- Pendulum Exercise: Relax your shoulders and use a table or chair for support. With one arm on the table, stoop forward slightly and let your affected arm hang down like a pendulum. Slowly swing the hand front and back, left and right, and in circular motions. It would be advisable to perform this exercise twice a day with 10 repetitions.
- Wall Ladder Exercise: Stand with your afflicted side next to a wall. Placing your hand on the wall, and slowly raise your arm as high as comfortably possible. Keep raising your arm until you feel a stretch in the shoulder. Hold the position for at least 10 seconds and then release. You can perform the same exercise facing the wall as well.
- Towel stretch: Keeping your back straight, take a towel and hold it behind your back in a vertical position. Use your unaffected arm to gently pull the affected arm in an upward direction and stretch it.
- Doorway Stretch: Stand in front of a doorway and place your hands on either side of the door. Ensure that the door stopper has been applied and that the door cannot move. Once you are comfortable, slowly lean forward stretch your shoulder till you are comfortably tired.
- Shoulder Elevation: Lie down your back, lift your affected arm and support it by using your other hand. Slowly lift the hand over your head till and stretch the shoulder.
- Chair exercise: Sit up straight in a chair, raise your arms from the sides till they are level with your shoulders. Slowly move your arms left to right and vice versa. You can also raise your arms above your head and slowly bend your body to one side.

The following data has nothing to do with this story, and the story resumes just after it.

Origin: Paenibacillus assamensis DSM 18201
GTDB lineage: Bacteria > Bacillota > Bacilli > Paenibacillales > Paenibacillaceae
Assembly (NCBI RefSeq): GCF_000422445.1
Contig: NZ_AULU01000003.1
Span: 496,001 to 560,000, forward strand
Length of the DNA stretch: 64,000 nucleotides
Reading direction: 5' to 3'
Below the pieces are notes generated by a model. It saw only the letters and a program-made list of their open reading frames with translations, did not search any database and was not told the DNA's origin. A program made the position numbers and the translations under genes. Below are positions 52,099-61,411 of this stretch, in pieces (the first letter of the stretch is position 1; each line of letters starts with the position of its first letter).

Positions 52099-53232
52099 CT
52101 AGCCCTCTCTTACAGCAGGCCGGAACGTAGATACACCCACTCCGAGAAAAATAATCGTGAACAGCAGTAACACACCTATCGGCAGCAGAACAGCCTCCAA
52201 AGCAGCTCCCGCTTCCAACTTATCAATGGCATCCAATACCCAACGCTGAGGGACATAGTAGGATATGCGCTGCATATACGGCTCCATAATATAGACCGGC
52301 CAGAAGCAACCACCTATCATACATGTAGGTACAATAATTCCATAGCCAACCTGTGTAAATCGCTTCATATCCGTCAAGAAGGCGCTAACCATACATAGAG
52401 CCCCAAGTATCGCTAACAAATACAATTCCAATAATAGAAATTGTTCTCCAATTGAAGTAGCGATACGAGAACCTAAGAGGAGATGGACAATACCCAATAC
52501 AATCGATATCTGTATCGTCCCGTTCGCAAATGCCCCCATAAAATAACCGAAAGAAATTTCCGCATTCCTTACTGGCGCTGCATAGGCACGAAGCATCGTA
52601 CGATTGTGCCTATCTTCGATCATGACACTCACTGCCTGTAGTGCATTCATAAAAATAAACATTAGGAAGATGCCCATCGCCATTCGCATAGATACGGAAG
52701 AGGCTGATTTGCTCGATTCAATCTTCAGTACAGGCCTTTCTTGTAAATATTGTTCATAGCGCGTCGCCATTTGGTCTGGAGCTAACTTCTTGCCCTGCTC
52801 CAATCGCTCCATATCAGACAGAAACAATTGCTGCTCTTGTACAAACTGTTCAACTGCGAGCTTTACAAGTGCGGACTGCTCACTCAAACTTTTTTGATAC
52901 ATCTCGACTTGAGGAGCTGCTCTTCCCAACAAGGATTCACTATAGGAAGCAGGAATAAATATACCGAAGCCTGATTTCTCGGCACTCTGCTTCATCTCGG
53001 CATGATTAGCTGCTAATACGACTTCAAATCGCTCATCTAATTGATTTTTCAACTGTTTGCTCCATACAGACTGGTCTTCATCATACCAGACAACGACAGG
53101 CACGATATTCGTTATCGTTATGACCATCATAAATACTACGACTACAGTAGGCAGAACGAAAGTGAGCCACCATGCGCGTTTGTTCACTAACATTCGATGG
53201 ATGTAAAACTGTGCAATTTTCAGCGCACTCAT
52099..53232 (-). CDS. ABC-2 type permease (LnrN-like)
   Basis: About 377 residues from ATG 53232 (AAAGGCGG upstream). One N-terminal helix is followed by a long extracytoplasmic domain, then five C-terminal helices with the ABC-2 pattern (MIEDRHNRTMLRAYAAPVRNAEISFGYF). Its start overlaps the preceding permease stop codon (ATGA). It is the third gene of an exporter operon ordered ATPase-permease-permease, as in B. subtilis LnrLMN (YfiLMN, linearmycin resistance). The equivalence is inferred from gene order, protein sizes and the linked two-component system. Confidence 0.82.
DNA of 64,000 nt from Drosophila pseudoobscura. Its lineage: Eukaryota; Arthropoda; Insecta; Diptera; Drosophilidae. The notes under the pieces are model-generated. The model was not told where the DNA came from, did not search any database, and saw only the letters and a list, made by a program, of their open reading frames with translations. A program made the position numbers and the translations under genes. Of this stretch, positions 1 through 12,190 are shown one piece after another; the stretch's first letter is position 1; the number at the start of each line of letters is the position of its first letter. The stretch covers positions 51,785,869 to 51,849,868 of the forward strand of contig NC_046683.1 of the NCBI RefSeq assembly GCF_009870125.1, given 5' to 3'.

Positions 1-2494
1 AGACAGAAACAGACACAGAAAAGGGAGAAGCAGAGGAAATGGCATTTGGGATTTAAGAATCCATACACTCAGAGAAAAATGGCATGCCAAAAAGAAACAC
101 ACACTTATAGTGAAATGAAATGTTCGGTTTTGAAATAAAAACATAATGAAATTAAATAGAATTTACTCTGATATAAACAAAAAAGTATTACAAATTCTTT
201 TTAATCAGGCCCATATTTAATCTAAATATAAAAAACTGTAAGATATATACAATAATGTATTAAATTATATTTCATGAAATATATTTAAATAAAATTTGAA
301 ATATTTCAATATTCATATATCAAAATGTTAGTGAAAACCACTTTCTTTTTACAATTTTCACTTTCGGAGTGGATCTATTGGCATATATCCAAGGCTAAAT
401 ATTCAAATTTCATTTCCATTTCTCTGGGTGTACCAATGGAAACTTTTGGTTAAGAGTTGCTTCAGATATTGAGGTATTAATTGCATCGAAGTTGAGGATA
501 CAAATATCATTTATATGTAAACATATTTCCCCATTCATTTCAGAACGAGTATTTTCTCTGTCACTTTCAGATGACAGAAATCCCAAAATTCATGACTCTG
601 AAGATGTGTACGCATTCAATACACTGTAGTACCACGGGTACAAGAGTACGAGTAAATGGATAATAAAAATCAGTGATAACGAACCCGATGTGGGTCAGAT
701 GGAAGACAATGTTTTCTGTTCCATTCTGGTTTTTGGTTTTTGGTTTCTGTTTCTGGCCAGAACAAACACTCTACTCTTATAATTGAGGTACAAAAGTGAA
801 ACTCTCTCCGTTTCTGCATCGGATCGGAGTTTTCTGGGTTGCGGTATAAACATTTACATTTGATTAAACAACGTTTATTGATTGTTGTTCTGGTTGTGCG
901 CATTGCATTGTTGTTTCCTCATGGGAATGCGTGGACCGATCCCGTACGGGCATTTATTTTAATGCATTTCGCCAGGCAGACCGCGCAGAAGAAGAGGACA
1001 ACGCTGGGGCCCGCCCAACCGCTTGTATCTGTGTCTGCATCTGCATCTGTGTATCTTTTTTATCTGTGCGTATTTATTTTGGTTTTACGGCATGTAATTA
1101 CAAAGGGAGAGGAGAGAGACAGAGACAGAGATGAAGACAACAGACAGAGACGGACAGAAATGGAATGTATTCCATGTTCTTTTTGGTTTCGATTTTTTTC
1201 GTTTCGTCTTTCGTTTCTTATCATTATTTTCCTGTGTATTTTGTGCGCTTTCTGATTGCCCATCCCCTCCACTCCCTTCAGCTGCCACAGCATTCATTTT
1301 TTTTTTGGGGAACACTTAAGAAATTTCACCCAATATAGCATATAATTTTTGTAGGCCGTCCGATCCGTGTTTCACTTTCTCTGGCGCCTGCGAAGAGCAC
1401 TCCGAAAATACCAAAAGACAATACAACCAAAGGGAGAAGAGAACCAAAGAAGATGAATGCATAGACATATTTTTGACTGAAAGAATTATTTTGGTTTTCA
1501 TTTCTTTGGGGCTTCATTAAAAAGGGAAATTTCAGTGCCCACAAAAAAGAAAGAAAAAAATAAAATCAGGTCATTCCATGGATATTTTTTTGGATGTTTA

- Hands to back exercise: This exercise will help the shoulder to perform all the motions of extension, abduction, rotation, and flexion. Rotate your arm towards your back. Place the top of your hand onto the middle section of the back with your thumb pointing upwards you’re your fingers pointing out.
- Upward Shoulder Stretch: This is a simple exercise that can be done while sitting or when standing. Stand in a straight position, lift your arms above your head, and stretch your shoulder. Then lower your arms, bringing them to the side of your body. Repeat until comfortably tired.
- Cross Body Stretch: Extend your affected arm to the opposite side of your chest. Place your other arm at the elbow, and slowly push the affected arm towards the chest. This will create a stretch in the shoulder blade. Hold this stretch for five seconds and then release.
- Stick Exercise: In a standing position, hold out a stick or pole with both hands. Stretch your arms forward so that the shoulders will get flexed.
- Bed sided Exercise: Lie down on your back and hold a stick with both hands. Push the stick and your arms out toward the ceiling. Ensure that your shoulders lift off the bed slightly with each push.
- Standing Push Ups: In a standing position, place your hands on a table, keeping a decent space between the arms. Keeping your back and elbows straight, bring the shoulders blade together now push away from the table as far as away
- Seated Chair Press: Sit at the edge of the chair, with your feet firmly placed on the floor. Hold the side of the chair, keeping your hands in line with your shoulders. Raise and lower your shoulders and shoulder blades; let your hands put more pressure on the chair and elevate your body as you do so.
It is important to rest your shoulders once these exercises have been completed. You can apply an ice pack or hot pack for 10 to 15 minutes.
A complete understanding of the condition, following medical precautions, and performing the treatment exercises can help you recover from frozen shoulder without experiencing too much pain or stiffness.